Crisis and its personal impact - Yanis Varoufakis
From the early 2000s, my dear friend and colleague Joseph Halevi and I were alerted to the unsustainability of the ‘global arrangements’ underpinning the global economy’s so called ‘Great Moderation’. Similarly, we were in deep doubt about the sustainability of the Eurozone. We felt that, underneath the surface, the tectonic plates were on the move, ready to repay financialised capitalism’s exorbitant hubris with an almighty crash. We wrote a couple of relevant articles but were, naturally, more or less ignored. For my part, I began a campaign in Greece warning of the tsunami that was to come; a crisis that would leave Greece in tatters and put Europe on a path toward disintegration. My warnings fell on deaf, and mocking, ears. Naturally.
Undaunted, Joseph and I started work on a book that would capture our views on the dead end facing the second phase of post-war capitalism and its connection to another dead end: that of economic theory. However, the Crash of 2008 intervened and the book had to be re-written again, with the assistance of friend and Athens University colleague Nicholas Theocarakis.
The Crash of 2008 and the subsequent metamorphoses of the crisis (in Europe and in the world at large) seem to have energised me no end. My The Global Minotaur came out, as a result, together with a stream of commentary on the crisis and its significance. When Greece became clearly insolvent, I came out in the Greek media telling it as it was. Because I had previously had a good relationship with the then Greek PM, George Papandreou, and had served as one of his (many) advisors (until December 2006 when I resigned), my view that Greece could not avoid default come-what-may stung the then socialist government. For two years I kept arguing that it was an Assault on Reason to deal with a deep insolvency (of both the public and the private sectors) by means of the largest loan in human history that came with strings attached and that, at the same time, demanded a major reduction of the national income from which the old and the new loans would have to be repaid (for this is what the austerity drive meant).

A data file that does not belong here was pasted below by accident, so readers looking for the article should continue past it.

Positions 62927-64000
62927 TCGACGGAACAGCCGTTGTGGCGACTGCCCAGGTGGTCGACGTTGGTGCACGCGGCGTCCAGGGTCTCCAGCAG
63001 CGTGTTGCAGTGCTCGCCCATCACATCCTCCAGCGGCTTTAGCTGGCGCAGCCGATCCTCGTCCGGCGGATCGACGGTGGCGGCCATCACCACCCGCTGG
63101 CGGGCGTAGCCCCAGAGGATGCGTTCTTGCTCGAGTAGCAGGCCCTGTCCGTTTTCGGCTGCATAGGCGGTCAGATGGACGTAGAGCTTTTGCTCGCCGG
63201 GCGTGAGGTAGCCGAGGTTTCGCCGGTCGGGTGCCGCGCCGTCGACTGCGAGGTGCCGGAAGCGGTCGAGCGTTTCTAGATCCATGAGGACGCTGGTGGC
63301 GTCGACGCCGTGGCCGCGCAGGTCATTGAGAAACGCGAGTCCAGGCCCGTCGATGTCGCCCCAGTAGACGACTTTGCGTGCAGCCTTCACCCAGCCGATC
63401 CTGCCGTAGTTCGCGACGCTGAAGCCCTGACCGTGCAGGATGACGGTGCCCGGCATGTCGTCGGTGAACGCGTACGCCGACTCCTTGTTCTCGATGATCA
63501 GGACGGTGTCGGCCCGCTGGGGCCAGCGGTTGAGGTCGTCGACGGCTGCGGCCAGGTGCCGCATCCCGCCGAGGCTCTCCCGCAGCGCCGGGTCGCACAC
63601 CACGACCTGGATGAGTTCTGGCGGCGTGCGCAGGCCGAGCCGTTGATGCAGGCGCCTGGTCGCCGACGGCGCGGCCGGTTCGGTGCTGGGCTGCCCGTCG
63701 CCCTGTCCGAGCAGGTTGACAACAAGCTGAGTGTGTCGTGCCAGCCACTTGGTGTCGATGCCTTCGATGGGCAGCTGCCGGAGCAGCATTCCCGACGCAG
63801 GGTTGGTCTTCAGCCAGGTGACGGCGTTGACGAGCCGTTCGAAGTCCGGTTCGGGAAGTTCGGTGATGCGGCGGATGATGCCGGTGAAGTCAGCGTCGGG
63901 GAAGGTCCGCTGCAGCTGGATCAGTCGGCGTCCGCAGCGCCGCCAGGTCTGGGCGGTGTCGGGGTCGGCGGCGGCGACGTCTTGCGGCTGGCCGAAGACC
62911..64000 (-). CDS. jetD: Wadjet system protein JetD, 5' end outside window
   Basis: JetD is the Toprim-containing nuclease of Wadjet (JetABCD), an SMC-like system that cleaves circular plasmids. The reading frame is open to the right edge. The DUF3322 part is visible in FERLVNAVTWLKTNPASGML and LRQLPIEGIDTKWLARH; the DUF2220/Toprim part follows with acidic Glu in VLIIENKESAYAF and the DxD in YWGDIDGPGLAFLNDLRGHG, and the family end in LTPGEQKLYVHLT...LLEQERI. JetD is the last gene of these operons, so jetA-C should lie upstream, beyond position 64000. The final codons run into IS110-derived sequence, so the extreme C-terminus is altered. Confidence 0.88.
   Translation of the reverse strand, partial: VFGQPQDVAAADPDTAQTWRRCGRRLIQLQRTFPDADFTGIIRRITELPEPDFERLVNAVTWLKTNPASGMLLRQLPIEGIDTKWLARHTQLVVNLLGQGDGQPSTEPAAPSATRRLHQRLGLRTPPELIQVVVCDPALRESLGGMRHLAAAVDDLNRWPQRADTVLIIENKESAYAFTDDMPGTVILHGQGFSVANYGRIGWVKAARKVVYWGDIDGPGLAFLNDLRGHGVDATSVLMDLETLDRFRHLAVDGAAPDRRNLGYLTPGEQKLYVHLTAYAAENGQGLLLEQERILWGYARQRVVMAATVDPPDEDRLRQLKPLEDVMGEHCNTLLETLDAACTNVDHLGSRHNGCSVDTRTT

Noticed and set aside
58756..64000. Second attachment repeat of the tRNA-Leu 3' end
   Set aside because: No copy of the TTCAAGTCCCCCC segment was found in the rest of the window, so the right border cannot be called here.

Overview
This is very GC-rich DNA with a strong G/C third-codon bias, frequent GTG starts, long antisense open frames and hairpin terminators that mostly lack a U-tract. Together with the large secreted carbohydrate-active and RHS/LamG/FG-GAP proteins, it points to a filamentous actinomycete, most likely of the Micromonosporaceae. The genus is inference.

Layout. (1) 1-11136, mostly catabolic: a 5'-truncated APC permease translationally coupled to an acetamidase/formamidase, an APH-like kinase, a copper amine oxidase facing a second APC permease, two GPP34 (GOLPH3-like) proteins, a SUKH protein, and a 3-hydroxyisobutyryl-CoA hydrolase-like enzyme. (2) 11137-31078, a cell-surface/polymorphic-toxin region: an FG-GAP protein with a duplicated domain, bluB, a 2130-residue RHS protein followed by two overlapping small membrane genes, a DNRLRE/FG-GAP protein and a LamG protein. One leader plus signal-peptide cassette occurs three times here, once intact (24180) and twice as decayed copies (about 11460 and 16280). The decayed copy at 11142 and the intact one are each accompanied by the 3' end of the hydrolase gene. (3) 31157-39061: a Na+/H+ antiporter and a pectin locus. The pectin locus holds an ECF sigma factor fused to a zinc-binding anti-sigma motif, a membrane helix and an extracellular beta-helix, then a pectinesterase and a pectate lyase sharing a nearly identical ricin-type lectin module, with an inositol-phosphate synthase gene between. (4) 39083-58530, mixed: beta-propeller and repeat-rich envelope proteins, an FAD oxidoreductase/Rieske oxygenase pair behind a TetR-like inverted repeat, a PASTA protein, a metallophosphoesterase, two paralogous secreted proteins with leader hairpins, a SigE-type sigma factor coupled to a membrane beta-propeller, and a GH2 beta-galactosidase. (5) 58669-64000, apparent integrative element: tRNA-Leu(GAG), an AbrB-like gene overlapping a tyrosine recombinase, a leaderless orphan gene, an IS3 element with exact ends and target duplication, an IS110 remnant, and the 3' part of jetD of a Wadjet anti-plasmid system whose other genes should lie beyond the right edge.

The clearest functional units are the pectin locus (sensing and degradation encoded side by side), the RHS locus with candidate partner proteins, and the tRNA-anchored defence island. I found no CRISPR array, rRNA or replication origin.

My determination to calling a spade a spade, and telling the world (and our European partners) the truth that Greece had gone bankrupt, was met with the charge of High Treason from the powers-that-be and, at once, with admiration from an increasing band of supporters. In other words, I was faced with a nightmare scenario. You see, there is nothing that I loathe more, dear reader, that an encounter with people who will reject what I say before I say it or, equally, who will believe what I say before I have said it.
As the latest Greek drama unfolded, from one traumatic phase to the next, I increasingly felt that the quality of the debate was sinking into a mire. A new cleptocracy was being founded on (and funded by) the ‘bailout’ funds whose political agents (governing politicians, bankers and the media funded by them) were claiming that the ‘bailout’ had ‘saved’ Greece. On the other side of politics, desperation, anger and a number of conspiracy theories were all the rage.
Soon after Greece’s implosion, three developments came into play: First, everything that I had worked to create at the University of Athens collapsed (both undergraduate and postgraduate programs). Secondly, my salary shrank (which is of heightened pertinence given my obligations to Xenia who lives in a country whose currency was on the up and up at the time my salary was shrinking). Thirdly, the death threats to members of my family that followed my insistence to discuss publically the Greek bankers’ latest scandals. Taken together, these three factors meant that the time had come to move out of Greece once again.
Thus, since 2012, Danae and I are living in the United States – where I teach at the Lyndon B. Johnson School of Public Affairs, at the University of Texas at Austin. With our antennae constantly trained toward the homeland we left behind. Temporarily we hope.